Chasing the Light


“Fire and Rain”

Mesquite Sand Dunes, Death Valley National Park

This sunrise image from the Mesquite dunes is one of my favorites from my recent Death Valley trip, but it almost never happened. There’s a familiar adage among landscape photographers for getting great images: “f/8 and be there.” F/8 is the lens aperture setting (which may or may not be the right setting, of course, depending on the circumstances), but the be there part is something that I almost had to learn the hard way on this morning.

Wind and rain had been drubbing my tent for much of the night before, and when my alarm went off at 4:50 am, there was a steady rain falling and no hint of a break in the sky. I dozed on top of my sleeping bag for a while, thinking there would be no good light for sunrise and no reason to head out to the dunes as I had planned. Maybe 30 minutes later I sat straight up with the thought, “Dang, I’m stupid! I need to get out there and at least give it a shot.” Sure enough, as I quickly collected my gear and jumped in my 4Runner, I noticed a very thin sliver of clear sky on the horizon where I expected the sun to rise. I raced down the road toward the dunes, about 25 miles away, worried that my delay might have already caused me to miss a great opportunity.

When I got to the parking area near the dunes it was still raining, but my pulse quickened as I saw faint sunrays start to filter through the distant break in the clouds. I hustled out onto the dunes, noticing the lines of footprints of two other photographers. It’s still a bit of a hike from the parking lot out onto the main area of the dunes, and I knew I didn’t have much time. I had scouted this area the previous evening, and saw now that to capture the rising sun, get a good composition of the dunes, and stay out of the frame of the two other photogs, I would need to quickly hike around their back flank to the far side. The dunes were starting to take on a surreal glow as I scurried around to the spot I thought would work. The wind was picking up, the rain was still coming down, the horizon was starting to explode with a sweet filtered light, and my quads were burning as I sprinted up the last steep dune with my heavy gear, wet sand flying in my wake.

I got to the crest of the dune and stood stunned for a moment by the sublime scene of “fire and rain” before me. Then I noticed one of the other photographers on top of a dune in front of me (and lots of unattractive footprints), disturbing my planned composition. (AAARGH!) Sometimes it’s nice to include a human element for scale and impact, but this wasn’t going to work. So, I looked around quickly to assess my options, then dashed over and up to the top of the next dune, which seemed to be the tallest one around. I imagine I would have been a comical sight, particularly if replayed in slow motion, desperately sprinting the final yards to the crest of the dune while simultaneously extending and adjusting my tripod legs and attaching my camera.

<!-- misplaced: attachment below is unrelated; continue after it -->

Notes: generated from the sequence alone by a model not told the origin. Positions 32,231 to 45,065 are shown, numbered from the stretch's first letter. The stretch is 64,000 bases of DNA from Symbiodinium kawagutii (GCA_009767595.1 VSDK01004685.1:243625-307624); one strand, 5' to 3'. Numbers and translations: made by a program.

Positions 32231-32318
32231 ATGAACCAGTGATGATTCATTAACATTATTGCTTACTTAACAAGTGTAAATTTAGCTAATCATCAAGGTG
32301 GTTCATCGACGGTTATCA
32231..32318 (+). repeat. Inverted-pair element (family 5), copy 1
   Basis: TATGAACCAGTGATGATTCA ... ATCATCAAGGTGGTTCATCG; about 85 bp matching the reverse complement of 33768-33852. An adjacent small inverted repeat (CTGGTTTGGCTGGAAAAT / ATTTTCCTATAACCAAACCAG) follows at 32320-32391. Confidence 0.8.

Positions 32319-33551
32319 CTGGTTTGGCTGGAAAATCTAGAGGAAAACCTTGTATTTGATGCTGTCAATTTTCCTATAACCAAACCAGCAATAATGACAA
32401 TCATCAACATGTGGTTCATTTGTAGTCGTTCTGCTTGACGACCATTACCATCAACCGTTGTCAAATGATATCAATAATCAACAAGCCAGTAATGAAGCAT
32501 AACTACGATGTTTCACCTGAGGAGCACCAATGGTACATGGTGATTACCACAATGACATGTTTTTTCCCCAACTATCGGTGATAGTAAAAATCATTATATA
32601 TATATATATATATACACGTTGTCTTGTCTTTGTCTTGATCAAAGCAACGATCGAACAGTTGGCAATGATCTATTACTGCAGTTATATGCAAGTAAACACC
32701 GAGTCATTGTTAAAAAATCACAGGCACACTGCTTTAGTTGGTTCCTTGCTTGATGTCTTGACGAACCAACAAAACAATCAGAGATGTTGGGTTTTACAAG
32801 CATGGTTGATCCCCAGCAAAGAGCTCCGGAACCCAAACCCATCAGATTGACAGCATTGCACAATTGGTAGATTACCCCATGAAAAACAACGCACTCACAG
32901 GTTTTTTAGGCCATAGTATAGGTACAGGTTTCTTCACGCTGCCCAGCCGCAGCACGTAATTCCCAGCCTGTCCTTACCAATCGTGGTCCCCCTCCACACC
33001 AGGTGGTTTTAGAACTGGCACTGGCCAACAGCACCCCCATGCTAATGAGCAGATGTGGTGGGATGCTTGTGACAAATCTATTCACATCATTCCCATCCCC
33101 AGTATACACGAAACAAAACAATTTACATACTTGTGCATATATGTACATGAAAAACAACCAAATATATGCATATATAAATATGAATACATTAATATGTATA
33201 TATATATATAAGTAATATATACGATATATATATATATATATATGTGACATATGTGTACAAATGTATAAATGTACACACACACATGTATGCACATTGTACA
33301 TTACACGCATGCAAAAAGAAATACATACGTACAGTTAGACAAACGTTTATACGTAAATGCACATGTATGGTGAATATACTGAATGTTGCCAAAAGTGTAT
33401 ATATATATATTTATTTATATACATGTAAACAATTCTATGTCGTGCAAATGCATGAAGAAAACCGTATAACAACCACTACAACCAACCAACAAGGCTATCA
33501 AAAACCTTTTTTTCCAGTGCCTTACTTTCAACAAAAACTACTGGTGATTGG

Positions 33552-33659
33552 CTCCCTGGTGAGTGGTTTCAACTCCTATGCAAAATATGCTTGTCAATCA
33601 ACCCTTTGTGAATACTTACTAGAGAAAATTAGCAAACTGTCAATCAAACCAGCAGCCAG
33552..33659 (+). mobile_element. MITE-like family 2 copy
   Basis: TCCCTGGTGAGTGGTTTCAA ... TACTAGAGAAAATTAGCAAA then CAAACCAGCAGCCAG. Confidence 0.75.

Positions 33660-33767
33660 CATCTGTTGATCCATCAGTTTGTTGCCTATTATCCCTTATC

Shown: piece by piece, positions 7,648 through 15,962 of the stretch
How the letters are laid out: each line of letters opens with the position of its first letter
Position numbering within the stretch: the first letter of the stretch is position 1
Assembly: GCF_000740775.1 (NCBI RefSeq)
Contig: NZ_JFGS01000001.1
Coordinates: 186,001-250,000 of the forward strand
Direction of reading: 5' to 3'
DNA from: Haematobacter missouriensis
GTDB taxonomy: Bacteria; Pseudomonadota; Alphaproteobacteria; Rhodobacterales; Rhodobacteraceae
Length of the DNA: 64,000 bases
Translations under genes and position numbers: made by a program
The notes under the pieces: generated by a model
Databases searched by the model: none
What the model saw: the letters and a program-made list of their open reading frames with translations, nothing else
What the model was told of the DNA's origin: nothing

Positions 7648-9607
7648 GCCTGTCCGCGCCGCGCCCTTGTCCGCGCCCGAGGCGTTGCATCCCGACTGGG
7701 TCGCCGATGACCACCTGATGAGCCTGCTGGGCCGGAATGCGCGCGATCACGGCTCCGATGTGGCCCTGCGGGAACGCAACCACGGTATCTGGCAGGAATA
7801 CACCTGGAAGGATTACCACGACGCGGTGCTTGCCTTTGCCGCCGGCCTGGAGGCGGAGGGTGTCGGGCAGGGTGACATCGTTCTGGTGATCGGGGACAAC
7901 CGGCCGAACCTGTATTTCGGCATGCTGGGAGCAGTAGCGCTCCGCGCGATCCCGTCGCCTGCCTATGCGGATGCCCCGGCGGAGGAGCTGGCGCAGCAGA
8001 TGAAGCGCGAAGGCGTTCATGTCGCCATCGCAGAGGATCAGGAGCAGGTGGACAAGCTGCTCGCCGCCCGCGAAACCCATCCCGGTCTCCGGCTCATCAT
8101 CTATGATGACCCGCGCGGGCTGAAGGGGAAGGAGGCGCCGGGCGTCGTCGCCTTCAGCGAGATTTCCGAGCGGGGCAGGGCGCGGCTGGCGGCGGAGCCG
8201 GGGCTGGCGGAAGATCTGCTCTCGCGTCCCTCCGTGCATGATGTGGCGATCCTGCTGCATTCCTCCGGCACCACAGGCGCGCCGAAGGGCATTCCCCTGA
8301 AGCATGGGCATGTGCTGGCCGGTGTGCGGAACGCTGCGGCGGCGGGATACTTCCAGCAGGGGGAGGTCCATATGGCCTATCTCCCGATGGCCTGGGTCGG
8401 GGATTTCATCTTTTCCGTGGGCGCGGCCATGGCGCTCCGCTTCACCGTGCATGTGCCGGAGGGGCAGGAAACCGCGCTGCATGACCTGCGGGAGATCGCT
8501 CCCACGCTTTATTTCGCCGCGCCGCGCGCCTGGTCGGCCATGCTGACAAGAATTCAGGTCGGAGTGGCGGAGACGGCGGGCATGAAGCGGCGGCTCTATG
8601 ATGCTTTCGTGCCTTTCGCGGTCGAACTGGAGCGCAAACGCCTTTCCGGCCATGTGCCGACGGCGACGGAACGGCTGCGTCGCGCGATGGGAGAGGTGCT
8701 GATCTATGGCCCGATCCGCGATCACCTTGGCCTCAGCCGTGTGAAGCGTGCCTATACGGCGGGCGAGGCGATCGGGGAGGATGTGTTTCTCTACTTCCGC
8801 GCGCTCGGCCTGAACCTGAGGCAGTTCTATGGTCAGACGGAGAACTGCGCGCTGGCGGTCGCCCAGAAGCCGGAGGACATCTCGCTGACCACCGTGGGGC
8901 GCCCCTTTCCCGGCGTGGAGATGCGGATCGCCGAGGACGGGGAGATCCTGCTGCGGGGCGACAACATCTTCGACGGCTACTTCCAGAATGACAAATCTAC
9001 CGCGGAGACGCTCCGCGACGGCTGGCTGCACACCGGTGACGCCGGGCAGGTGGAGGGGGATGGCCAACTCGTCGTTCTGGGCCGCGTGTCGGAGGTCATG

I positioned the tripod and camera as quickly as I could, awkwardly struggling to stabilize it in the sloped sand, trying to keep the rain off the front element of the camera lens, and quickly adjusting camera settings and composition. I started firing off bracketed exposures, quickly at first, then slowing down as I began to just take in and savor the amazing scene. The EXIF data from my exposures tell me the good light lasted less than 5 minutes, but it was the kind of experience where time stood still for me.

I started to reorient myself to my broader surroundings, and had a sinking feeling as I realized I hadn’t been paying attention to whether there had been any lightning around. I was, after all, standing at the top of the tallest dune in the vicinity, holding on to a metal pole (tripod), in a rainstorm. I had been so focused on the sunrise and golden light in front of me I hadn’t thought to TURN AROUND to see what I’d been missing: a giant double rainbow that was so close I could practically see the wee pots o’ gold on each end! (Duh… why didn’t I think of that earlier? Sunrays coming right at me through the rain?) I spun around and clumsily tried to get a decent photo, but 24mm wasn’t even close to being wide enough, a good composition eluded me, and the rain was hitting me straight on anyway. I resigned myself to just enjoying the moment. The hasty snapshot (of one end) doesn’t do it justice, but what was really interesting was that because I was high up on the dune, the arc of the rainbow wrapped around nearly 270 degrees (all the way around above me, and partially below me). It was like I was up in the middle of a rainbow circle.


The light show ended moments later, and even though I hadn’t noticed any lightning, I decided to head for lower ground. I spent a good 20 minutes back at the car “chimping” at the images on the small display screen, and hoping my processing skills could do justice to what I had just experienced. Most of all, I was just happy to be there on this morning. And if you’re wondering: yes, my aperture for “Fire and Rain” was set to f/8. 😉